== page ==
You could try measuring the IR using a high reference resolution spectrum and see how it compares with you MILES IR.(Unless I am working low to the horizon or at the blue end just use a bright star like Vega, Altair, Regulus for example which can be recorded quickly.) If it is significantly different, it might be safer to just rectify the spectra you have already taken. (You can still submit them the BeSS setting the appropriate flag in the fits header.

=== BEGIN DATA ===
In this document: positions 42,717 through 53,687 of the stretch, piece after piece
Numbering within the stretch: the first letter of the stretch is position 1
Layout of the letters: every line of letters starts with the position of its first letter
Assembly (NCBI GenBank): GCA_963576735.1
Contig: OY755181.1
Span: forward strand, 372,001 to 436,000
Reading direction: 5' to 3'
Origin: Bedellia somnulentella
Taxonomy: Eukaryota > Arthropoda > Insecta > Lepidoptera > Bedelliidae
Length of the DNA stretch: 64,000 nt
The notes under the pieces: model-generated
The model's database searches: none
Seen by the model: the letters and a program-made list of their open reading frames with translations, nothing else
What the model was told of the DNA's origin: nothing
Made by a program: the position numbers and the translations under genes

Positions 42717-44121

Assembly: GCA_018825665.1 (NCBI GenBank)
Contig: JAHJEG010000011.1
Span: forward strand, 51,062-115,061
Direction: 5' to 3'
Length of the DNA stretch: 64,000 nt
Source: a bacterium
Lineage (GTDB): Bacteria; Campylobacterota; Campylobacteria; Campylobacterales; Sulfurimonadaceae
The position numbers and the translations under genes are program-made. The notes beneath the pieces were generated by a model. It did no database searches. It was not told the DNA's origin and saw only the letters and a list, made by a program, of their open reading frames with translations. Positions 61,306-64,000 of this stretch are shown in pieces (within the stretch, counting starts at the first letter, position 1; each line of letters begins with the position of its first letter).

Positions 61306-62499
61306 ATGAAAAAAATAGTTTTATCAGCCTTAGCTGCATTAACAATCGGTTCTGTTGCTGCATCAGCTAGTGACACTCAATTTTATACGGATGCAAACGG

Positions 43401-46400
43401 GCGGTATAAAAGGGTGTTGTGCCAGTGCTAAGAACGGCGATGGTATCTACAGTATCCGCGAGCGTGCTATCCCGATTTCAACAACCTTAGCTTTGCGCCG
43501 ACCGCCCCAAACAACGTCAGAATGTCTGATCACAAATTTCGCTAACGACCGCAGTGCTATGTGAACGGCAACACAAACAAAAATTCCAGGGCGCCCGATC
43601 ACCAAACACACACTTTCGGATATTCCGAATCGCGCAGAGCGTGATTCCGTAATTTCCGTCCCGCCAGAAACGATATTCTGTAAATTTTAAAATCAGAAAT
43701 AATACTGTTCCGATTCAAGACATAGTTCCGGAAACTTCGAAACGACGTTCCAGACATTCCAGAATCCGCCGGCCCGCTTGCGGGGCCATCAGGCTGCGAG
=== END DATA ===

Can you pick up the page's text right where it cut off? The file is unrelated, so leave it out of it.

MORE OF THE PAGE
To be a bit controversial (and this is just my personal view) I think for relative flux calibrated H alpha spectra, most of the time IR correction of a narrow wavelength range at high resolution is a waste of good observing time. (And may even lead to increased variability, though I need to quantify this). If you use a flat, You are already getting rid of all instrument affects as they divide out, leaving the flat lamp spectrum and the atmospheric extinction which hardly varies across the range. If you are using ISIS, this even removes the small slope due to flat lamp spectrum, assuming a black body at 2750K I believe so the IR ends up being effectively a horizontal flat line. In the projects I have been involved in where narrow range spectra have been used, the first step in analysing the data has been to rectify all the spectra first in any case.